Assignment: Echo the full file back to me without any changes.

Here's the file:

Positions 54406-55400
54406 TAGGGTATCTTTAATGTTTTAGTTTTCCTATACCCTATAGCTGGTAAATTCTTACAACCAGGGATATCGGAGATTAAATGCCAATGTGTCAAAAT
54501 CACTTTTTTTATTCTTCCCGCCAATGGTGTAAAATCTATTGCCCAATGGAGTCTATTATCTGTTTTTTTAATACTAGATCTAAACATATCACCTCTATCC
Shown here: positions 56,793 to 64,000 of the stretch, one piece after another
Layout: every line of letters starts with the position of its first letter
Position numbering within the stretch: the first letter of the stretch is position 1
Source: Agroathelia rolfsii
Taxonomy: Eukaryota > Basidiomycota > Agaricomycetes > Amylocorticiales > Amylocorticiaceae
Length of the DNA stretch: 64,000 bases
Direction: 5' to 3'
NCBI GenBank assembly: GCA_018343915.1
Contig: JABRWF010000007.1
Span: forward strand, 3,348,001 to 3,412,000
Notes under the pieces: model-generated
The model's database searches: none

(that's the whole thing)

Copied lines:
Positions 54406-55400
54406 TAGGGTATCTTTAATGTTTTAGTTTTCCTATACCCTATAGCTGGTAAATTCTTACAACCAGGGATATCGGAGATTAAATGCCAATGTGTCAAAAT
54501 CACTTTTTTTATTCTTCCCGCCAATGGTGTAAAATCTATTGCCCAATGGAGTCTATTATCTGTTTTTTTAATACTAGATCTAAACATATCACCTCTATCC
Shown here: positions 56,793 to 64,000 of the stretch, one piece after another
Layout: every line of letters starts with the position of its first letter
Position numbering within the stretch: the first letter of the stretch is position 1
Source: Agroathelia rolfsii
Taxonomy: Eukaryota > Basidiomycota > Agaricomycetes > Amylocorticiales > Amylocorticiaceae
Length of the DNA stretch: 64,000 bases
Direction: 5' to 3'
NCBI GenBank assembly: GCA_018343915.1
Contig: JABRWF010000007.1
Span: forward strand, 3,348,001 to 3,412,000
Notes under the pieces: model-generated
The model's database searches: none